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Wednesday, June 11, 2008 | Late last year, 20-year-old Emy Palacios signed up for a program she thought would help her keep the house she owned with her mother and shared with her two younger siblings.
After a couple of housemates moved out of the house last fall, Palacios had called her lender to explain that she and her mom couldn’t make their monthly payments. The bank said she could sell her house at a loss — a short sale — and Palacios set that plan in motion.
But soon after, she heard from a real estate agent about a program that promised to shield the house from foreclosure and allow her family to stay in their home. Palacios called to find out more. She signed over the deed of her home to the program’s operators, who said an antiquated government land grant program would shelter her home from foreclosure, at a seminar in December and cancelled the short sale. She made six monthly payments of $1,500 to “rent” her home.
“I really thought it was going to help me,” she said.
But instead of helping, the program she paid a total of $9,000 for did nothing to keep Palacios and her family — including a very pregnant aunt — from being evicted from their home and losing it to foreclosure. They gave up their dog, and secured an apartment only because a friend worked at a complex that agreed to rent them a unit without taking their foreclosure-marred credit into consideration. The day after they moved into the apartment, Palacios’ aunt gave birth. And within that same week, Palacios finished her final exams for the semester of classes at MiraCosta College.
Prosecutors say the program she signed up for is nothing more than a scam to bilk desperate homeowners.
Palacios’ story is the tale of a 20-year-old who trusted people who said they would help her, who tried to research the program and who was assured her family could stay in the house. And now her story is the story of a 20-year-old whose credit has been marred by the black mark of foreclosure. In choosing the land grant program, she cancelled the short sale that would have lessened that mark in order to take part in an alleged sham that ended up costing her family its home and $9,000 in fees.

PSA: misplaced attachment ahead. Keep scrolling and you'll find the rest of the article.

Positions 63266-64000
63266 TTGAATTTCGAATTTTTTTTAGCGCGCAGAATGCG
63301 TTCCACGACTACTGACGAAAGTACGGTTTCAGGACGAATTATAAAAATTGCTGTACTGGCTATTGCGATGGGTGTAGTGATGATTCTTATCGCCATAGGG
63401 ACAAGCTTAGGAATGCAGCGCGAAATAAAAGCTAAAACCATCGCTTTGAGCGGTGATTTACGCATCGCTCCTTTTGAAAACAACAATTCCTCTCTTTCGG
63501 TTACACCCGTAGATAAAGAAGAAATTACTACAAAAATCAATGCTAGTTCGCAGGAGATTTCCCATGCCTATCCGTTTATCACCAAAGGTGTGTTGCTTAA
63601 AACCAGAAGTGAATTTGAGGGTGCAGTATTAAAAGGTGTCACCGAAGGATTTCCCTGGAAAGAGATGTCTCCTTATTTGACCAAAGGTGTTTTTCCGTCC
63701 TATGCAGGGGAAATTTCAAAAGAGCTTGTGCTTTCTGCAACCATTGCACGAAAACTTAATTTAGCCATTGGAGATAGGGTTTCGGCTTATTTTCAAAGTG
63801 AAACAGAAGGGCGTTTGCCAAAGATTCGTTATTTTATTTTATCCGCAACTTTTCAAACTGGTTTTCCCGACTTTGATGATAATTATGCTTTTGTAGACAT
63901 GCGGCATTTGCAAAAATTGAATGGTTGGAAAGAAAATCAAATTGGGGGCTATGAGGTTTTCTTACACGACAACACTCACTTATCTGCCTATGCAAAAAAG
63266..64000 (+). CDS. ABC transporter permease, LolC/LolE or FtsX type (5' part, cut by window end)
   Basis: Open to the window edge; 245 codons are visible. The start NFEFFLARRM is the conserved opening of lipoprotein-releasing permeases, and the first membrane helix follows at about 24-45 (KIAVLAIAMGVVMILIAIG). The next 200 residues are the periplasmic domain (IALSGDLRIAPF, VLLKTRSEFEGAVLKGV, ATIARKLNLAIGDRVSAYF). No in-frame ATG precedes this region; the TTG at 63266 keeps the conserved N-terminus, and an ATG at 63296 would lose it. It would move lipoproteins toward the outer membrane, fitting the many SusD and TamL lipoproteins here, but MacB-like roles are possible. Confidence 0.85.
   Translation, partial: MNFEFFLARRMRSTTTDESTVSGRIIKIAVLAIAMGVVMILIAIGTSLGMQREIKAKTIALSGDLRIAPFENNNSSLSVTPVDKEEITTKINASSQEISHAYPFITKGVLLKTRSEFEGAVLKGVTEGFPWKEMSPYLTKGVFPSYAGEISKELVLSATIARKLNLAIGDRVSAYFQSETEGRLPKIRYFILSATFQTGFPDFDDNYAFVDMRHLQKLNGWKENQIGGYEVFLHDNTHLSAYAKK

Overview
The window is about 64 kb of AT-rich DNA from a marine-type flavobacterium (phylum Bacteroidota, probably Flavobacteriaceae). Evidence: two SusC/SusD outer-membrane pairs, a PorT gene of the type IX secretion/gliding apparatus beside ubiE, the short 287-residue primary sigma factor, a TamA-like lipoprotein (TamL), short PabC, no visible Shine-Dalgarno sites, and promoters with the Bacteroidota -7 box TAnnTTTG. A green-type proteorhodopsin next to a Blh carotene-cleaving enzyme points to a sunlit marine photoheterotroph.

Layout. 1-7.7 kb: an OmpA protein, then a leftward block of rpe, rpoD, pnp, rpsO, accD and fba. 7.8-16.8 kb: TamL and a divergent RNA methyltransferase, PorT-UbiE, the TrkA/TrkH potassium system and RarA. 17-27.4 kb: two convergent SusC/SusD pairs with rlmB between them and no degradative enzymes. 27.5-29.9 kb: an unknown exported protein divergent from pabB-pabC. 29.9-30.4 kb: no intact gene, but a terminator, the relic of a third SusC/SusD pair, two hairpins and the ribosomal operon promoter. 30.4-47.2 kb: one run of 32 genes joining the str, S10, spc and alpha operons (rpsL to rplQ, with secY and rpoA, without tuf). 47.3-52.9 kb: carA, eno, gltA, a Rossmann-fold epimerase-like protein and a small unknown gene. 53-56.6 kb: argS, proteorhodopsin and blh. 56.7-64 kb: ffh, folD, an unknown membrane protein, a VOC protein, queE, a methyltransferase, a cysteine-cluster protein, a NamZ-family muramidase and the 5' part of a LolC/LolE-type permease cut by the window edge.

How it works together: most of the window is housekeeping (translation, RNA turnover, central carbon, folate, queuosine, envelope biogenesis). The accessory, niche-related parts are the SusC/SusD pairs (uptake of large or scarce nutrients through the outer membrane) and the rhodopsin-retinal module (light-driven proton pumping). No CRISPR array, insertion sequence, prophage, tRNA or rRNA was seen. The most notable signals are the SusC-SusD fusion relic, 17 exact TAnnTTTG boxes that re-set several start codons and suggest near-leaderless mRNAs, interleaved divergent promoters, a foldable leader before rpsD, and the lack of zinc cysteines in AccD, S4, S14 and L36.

As San Diego’s housing market careened downward over the last two years, homeowners like Palacios were so desperate to keep their homes that they signed them over to strangers in seminars. Palacios is among hundreds of homeowners in San Diego and surrounding counties who participated in the program. Scores have already lost their homes. Five individuals were charged criminally by the district attorney last month, and a civil complaint has been filed against the same defendants by the attorney general.
Under the alleged scam, homeowners in foreclosure attended seminars and filled out paperwork to deed over their homes to the defendants’ companies — Federal Land Grant Co., Land Grant Services and KBS Resources.
Under the banner of an old land grant program last used during the Mexican-American war, the agents allegedly promised to help homeowners facing foreclosure to keep their homes. The agents said signing the homes over to a government program would shield them from the banks and, in four years, the homeowners could reclaim their homes, according to prosecutors. All the while, they’d be able to stay in the homes.
To participate in the program, homeowners signed over the deeds to their houses and were allegedly asked to pay either an upfront $10,000 fee or monthly “rents” based on a rent-calculating website. Sometimes, presentations at seminars were made in English, and translated for the homeowners into Spanish, officials said.
Three weeks after the law enforcement bust, victims are still grappling with the lines they believed and the people they trusted.
When Palacios heard Hutchings had been arrested, she started calling all of the numbers she had for her contacts in the company. Palacios’s contact at the company was a man named Joel Garcia who has not been charged by law enforcement. Garcia did not return a telephone call for comment.
“I was calling and it was just ringing and ringing,” she said. “That’s when I said, ‘Crap, we’re in trouble.’”
With a foreclosure on her credit, after becoming a homeowner at age 18, Palacios said she’s hurt that her efforts to help her family survive financially were taken advantage of. Palacios said Garcia had even talked about helping her get a job with the company once. And when she’d asked him about the legitimacy of the program, he told her the program was on the up and up, adding his final proof: “I don’t look good behind bars.”
“It’s pretty sad that you can’t trust anybody,” Palacios said. “He said that he wouldn’t do that to me. He convinced me.”